Identifying Recent Air Quality Improvements (Credit: National Weather Service, ScienceDaily, Los Angeles Times)
DISCUSSION: Air quality takes into account the amount of particulate matter, ozone, and other air pollutants in the atmosphere to give a sense of the cleanliness of the air. Particulate matter includes airborne particles like dust, dirt, soot, and smoke. Ozone reaches ground level as a build up of harmful nitrogen oxides (NOx) and volatile organic compounds (VOCs) like motor vehicle exhaust, industrial emissions, gasoline vapors, and chemical solvents. The result of these air pollutants can be seen in the image above per Los Angeles Times.
Monitoring air quality is important for environmental and socioeconomic reasons, though this article solely focuses on the socioeconomic impacts. According to the National Weather Service, poor air quality is responsible for 60,000 premature deaths in the U.S. each year, while air pollution-related illnesses (asthma attacks, eye, ear, nose, and throat irritation, heart attacks and other respiratory and cardiovascular problems) cost an estimated $150 billion each year. As part of the Clean Air Act passed in 1970, the National Oceanic & Atmospheric Administration (NOAA) and the U.S. Environmental Protection Agency (EPA) have partnered to issue daily air quality forecast guidance. These forecasts have tremendously improved air quality. There is still much work to be done for continued improvements in air quality.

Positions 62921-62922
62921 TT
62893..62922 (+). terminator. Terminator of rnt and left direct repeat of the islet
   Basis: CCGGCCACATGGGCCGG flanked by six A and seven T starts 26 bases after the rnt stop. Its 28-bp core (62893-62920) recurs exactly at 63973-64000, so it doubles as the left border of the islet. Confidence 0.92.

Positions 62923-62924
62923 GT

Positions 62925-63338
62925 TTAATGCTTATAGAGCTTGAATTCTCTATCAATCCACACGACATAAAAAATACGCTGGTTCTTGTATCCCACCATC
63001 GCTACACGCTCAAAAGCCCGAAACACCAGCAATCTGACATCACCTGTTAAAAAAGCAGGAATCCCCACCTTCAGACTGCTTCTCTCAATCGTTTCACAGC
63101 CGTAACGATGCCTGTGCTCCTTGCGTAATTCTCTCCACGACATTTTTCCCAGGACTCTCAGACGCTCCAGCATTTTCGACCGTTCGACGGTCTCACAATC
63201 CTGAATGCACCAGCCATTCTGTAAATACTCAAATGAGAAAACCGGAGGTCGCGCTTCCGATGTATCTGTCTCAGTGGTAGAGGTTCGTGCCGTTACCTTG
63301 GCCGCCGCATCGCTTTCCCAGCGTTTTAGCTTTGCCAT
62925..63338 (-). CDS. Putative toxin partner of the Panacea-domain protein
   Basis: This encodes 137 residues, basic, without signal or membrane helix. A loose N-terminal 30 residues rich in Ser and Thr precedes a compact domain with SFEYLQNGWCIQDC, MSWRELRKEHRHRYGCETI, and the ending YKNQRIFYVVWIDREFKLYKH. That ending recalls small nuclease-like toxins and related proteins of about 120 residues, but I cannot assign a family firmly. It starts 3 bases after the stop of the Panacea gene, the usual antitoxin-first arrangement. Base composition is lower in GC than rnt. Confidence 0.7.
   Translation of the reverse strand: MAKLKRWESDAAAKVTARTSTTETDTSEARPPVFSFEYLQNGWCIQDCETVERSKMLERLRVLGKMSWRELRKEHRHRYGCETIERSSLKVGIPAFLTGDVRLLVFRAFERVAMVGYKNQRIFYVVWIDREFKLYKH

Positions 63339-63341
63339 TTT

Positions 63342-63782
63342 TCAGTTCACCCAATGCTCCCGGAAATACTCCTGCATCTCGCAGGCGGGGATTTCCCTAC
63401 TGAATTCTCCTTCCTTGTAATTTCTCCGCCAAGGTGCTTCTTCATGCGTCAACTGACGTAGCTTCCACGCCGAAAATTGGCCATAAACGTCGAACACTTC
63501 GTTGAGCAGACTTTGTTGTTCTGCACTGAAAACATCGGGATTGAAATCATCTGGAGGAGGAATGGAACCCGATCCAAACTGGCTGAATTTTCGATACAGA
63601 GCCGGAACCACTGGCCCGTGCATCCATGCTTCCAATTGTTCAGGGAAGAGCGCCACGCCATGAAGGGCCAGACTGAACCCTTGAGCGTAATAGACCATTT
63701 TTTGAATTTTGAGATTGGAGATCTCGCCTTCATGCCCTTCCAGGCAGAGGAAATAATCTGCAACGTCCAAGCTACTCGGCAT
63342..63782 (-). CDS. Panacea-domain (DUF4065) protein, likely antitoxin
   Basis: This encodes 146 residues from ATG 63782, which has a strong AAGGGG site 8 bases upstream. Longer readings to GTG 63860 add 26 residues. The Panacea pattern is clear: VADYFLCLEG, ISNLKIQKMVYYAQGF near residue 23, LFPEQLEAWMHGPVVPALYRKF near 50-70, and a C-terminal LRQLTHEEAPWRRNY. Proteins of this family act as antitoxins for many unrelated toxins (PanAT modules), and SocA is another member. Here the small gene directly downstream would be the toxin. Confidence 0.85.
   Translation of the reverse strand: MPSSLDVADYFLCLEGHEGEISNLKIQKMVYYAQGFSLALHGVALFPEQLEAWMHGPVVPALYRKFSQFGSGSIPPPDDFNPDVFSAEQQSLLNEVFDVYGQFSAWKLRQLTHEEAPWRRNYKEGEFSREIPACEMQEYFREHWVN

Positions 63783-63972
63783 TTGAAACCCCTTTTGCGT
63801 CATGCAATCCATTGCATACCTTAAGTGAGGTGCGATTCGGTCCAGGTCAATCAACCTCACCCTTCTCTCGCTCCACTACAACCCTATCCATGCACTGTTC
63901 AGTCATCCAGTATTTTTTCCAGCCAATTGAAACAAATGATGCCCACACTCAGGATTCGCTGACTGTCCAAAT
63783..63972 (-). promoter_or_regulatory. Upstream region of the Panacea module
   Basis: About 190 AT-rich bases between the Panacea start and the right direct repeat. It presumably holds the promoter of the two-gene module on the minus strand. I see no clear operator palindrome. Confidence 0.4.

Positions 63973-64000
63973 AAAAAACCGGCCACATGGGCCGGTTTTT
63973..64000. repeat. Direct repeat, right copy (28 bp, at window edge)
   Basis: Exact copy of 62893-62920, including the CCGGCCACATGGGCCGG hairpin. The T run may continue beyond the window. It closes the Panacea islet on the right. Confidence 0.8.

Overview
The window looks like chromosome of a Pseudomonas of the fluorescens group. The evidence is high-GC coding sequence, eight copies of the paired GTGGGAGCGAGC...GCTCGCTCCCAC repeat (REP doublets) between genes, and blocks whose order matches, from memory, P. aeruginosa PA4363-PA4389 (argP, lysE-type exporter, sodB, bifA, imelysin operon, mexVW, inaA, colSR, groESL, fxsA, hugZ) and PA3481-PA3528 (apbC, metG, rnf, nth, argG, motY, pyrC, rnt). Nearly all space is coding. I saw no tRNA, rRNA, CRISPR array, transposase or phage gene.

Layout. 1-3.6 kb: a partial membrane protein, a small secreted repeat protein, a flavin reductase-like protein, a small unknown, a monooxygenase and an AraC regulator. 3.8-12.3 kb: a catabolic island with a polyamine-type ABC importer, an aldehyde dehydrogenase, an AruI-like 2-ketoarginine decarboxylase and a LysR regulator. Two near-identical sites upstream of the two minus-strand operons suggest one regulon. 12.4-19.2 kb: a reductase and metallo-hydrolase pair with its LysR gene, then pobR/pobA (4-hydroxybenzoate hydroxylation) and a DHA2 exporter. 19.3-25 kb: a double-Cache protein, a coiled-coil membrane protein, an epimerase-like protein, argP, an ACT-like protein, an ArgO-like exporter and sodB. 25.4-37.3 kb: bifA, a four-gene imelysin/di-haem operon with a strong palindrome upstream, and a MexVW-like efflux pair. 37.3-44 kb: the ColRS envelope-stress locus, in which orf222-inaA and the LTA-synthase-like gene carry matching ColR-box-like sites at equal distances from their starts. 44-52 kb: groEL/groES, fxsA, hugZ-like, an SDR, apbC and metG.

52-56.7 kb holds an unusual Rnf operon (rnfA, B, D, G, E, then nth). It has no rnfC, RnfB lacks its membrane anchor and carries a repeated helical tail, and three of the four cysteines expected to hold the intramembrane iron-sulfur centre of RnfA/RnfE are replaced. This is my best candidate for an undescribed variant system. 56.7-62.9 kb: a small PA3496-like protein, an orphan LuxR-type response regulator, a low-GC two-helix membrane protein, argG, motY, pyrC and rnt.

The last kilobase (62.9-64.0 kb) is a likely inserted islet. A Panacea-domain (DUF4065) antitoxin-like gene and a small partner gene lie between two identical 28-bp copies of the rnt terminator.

A recent study conducted in China found that exposure to high levels of air pollution increases stress hormone levels and negative metabolic changes in otherwise healthy young adults. Researchers focused on fine particulate matter (PM2.5), a component of man made air pollution emitted from vehicles, factories, power plants, fires, and smoking. In brief, the study recruited 55 healthy young college students who received alternate treatments of real and artificial air purification in random orders in their dormitory rooms. The scientists looked for differences in bodily fluid metabolites, biomarkers, and blood pressures with increasing exposure to PM2.5. They found notable changes in 97 metabolites after PM2.5 exposure. There was also an average 82% lower level of indoor PM2.5 with air purifiers vs. artificial purifiers. Finally, there were short-term reductions in stress hormone levels after air purifiers were used in a safe range of exposure levels for PM2.5 after 24 hours with real air purifiers.
From this research, the use of air purifiers proves to be another way to continue improving air quality. Keep in mind this study was local to China, and results would vary dramatically in other countries. Nonetheless, the study brought to light a solution for the negative impacts of poor air quality onto people’s health.
To further investigate the societal impacts of weather, click here.
©2017 Weather Forecaster Amber Liggett